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Schools need effort, not money, to raise reading skills

Maryland students’ reading scores on a key national exam declined this year, new data shows, mirroring a troubling trend apparent in dozens of states.
Maryland students’ reading scores on a key national exam declined this year, new data shows, mirroring a troubling trend apparent in dozens of states. (Getty Images)

Please tell me what tools schools need to teach a child to read? If I remember correctly, in my day it was a book or two, and the alphabet written across the blackboard, and pretty soon every kid could read. So now tell me why we need $4 billion to teach more than 13% of fourth graders and 15% of eight graders to read proficiently (“'Frankly, devastating’: Maryland reading scores decline on national assessment," Oct. 30)?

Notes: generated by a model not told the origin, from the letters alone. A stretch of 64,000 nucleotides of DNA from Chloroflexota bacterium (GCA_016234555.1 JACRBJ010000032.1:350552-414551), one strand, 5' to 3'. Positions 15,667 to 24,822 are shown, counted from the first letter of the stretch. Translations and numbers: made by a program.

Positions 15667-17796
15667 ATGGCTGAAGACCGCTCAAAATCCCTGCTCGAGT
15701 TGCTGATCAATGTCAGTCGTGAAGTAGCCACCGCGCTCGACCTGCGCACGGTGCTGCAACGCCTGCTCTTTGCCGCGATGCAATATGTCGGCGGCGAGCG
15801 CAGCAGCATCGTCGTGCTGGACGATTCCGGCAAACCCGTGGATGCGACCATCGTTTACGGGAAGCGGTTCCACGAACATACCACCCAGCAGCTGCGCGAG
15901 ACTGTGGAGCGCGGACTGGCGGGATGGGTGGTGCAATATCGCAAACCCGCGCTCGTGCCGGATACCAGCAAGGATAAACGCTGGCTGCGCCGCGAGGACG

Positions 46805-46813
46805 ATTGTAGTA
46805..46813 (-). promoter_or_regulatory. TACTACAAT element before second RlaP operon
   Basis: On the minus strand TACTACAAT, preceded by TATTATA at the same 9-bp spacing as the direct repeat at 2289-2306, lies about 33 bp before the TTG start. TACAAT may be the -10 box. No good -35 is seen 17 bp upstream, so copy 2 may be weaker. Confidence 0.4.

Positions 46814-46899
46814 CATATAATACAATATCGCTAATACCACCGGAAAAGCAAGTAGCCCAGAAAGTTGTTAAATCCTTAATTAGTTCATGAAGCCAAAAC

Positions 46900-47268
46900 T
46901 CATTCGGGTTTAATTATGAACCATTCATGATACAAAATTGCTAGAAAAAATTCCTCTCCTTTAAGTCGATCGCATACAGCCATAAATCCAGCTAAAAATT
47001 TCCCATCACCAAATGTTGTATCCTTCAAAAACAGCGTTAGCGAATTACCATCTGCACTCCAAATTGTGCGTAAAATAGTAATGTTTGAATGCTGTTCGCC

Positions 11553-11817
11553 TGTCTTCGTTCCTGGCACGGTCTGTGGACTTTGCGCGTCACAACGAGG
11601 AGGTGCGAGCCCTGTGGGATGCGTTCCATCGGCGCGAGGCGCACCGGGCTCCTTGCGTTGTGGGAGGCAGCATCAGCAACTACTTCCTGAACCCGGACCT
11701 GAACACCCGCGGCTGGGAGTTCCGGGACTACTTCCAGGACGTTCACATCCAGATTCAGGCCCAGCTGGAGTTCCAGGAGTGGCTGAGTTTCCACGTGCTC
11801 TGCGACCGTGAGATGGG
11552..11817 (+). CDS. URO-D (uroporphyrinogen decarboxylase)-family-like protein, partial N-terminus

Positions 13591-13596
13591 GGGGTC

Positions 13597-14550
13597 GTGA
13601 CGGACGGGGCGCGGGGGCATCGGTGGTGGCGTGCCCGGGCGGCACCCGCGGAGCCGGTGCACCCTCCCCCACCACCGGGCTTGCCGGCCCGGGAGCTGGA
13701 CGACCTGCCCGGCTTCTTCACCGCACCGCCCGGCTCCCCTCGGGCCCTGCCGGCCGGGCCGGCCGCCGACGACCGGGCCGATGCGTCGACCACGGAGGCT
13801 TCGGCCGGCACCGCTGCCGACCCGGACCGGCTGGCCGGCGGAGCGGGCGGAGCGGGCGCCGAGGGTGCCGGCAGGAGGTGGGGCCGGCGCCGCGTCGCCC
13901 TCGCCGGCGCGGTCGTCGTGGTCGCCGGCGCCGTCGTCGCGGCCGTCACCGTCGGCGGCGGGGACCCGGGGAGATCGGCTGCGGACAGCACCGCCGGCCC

Yes, I was blessed to go to a private school, but what was the difference? Nurturing parents, showing up every day, respect and effort are the answer. Four billion dollars doesn’t buy that. Maybe all the Democratic administrations that duped everyone into thinking Maryland was one of the top performing states by not including special education scores in rankings, like other states did, should consider my point and focus on real answers to why our kids are not educated (“Md. excluded large number of special-education students in national test,” Nov. 16, 2013).

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Bruce Rice, Towson

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